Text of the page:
Evidence in the trial record indicated that the plaintiff became friends with one of the defendants. They made social visits on occasion, including some social visits at the defendant’s home. During one of these social occasions, the defendant’s dog was standing next to the plaintiff on the porch as the plaintiff prepared to leave. The plaintiff testified that she moved her foot when the dog came to stand beside her, and her foot went off the edge of the porch, causing her to fall down the stairs.

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knee injury

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One of the most common ways that individuals can find themselves suffering from a painful and debilitating injury is in a premises liability incident. There are many places and ways that premises liability accidents can happen, but slip and falls are among the most common. As experienced Illinois premises liability lawyers, we have handled countless slip and fall claims and we are ready to help you secure the settlement or judgment that you deserve.

An Illinois appellate court recently considered a case involving a personal injury accident that took place in a gym. The plaintiff was exercising at the facility under the supervision of a trainer when she slipped and fell on a plyometric step, which is an unsecured piece of equipment. The plaintiff filed a lawsuit against the facility, its corporate affiliate, and the personal trainer alleging negligence as well as willful and wanton conduct. The plaintiff also included a claim for vicarious liability, asserting that the personal trainer was acting as the corporate affiliate’s employee at the time of the injury.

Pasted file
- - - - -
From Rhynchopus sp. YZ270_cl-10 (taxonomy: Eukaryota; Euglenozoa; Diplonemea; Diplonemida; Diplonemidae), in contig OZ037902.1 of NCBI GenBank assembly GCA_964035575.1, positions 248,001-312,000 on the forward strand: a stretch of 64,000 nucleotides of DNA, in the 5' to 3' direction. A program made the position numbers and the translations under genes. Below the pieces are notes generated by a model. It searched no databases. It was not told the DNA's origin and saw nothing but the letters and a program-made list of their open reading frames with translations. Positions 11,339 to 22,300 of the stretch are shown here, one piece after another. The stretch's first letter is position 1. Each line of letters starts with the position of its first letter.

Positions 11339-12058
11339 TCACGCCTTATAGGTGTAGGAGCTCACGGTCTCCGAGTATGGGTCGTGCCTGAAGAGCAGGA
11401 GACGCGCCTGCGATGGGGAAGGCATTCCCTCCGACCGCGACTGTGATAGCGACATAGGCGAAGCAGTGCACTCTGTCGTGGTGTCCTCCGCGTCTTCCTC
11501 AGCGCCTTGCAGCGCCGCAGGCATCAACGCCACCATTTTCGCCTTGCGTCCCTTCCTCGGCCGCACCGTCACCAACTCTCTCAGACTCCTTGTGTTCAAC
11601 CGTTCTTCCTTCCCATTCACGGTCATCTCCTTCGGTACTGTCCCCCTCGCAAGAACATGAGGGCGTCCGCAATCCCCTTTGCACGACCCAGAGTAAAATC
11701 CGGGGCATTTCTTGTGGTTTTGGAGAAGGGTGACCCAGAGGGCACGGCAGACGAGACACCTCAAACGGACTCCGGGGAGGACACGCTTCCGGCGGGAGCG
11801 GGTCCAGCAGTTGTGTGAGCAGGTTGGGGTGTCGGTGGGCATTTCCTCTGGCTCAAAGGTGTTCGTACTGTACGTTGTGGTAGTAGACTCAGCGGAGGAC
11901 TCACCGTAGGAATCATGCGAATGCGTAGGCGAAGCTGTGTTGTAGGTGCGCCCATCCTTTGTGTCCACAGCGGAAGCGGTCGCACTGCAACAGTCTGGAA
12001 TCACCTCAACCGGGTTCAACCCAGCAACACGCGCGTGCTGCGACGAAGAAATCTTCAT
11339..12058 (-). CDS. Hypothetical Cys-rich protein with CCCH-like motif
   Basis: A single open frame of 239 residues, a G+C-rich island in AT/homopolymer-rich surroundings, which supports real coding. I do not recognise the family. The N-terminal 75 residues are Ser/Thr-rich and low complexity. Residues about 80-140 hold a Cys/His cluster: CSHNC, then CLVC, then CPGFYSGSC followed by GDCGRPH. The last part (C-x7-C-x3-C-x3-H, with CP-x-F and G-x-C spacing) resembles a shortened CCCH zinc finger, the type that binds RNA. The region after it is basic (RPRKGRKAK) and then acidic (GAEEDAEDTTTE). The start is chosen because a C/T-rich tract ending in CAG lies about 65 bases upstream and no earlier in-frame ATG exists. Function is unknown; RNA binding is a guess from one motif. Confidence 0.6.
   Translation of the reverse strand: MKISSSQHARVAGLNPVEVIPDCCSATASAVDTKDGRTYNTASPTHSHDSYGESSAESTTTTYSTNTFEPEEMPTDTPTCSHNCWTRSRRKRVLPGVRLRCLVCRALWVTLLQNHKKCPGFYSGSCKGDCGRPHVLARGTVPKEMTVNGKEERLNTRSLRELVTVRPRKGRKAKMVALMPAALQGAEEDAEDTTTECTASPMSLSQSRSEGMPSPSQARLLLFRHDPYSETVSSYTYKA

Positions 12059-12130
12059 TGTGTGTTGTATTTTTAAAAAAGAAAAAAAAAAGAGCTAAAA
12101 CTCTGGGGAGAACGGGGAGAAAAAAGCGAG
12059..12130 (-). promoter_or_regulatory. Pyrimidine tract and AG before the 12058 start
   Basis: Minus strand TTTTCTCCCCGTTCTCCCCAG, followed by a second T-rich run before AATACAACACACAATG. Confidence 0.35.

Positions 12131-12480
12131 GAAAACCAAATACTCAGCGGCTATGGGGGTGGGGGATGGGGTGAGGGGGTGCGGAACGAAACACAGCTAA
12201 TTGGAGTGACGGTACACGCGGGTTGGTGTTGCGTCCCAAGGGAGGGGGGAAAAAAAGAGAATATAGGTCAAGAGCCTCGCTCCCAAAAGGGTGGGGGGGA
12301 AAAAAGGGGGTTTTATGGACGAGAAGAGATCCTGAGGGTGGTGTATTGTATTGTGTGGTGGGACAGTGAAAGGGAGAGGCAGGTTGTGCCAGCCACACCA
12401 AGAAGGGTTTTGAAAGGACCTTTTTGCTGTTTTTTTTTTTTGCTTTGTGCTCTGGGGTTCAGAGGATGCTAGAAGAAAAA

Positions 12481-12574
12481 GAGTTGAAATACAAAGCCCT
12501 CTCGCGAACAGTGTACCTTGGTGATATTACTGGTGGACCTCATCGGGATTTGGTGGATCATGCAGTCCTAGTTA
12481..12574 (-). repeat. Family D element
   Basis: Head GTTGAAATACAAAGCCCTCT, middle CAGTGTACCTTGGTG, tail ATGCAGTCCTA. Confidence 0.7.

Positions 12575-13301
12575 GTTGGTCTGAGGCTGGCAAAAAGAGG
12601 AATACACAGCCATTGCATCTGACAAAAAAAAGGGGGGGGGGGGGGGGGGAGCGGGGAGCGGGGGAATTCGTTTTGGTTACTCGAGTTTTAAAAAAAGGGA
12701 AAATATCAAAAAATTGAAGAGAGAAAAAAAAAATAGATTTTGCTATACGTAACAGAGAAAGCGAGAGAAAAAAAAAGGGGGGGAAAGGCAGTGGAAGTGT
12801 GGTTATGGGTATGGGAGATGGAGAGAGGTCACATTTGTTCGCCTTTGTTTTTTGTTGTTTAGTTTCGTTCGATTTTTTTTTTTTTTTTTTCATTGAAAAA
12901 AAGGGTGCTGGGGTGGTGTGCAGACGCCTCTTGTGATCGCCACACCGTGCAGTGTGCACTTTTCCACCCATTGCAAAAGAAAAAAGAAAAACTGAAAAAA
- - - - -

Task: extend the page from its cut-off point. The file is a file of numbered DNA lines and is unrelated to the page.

The trial court dismissed the claims alleging willful and wanton conduct against the corporate affiliate but left the allegations against the trainer. Later in the proceedings, the trial court granted summary judgment on all of the plaintiff’s negligence claims based on a waiver-of-liability clause included in the agreement that the plaintiff signed when she joined the facility.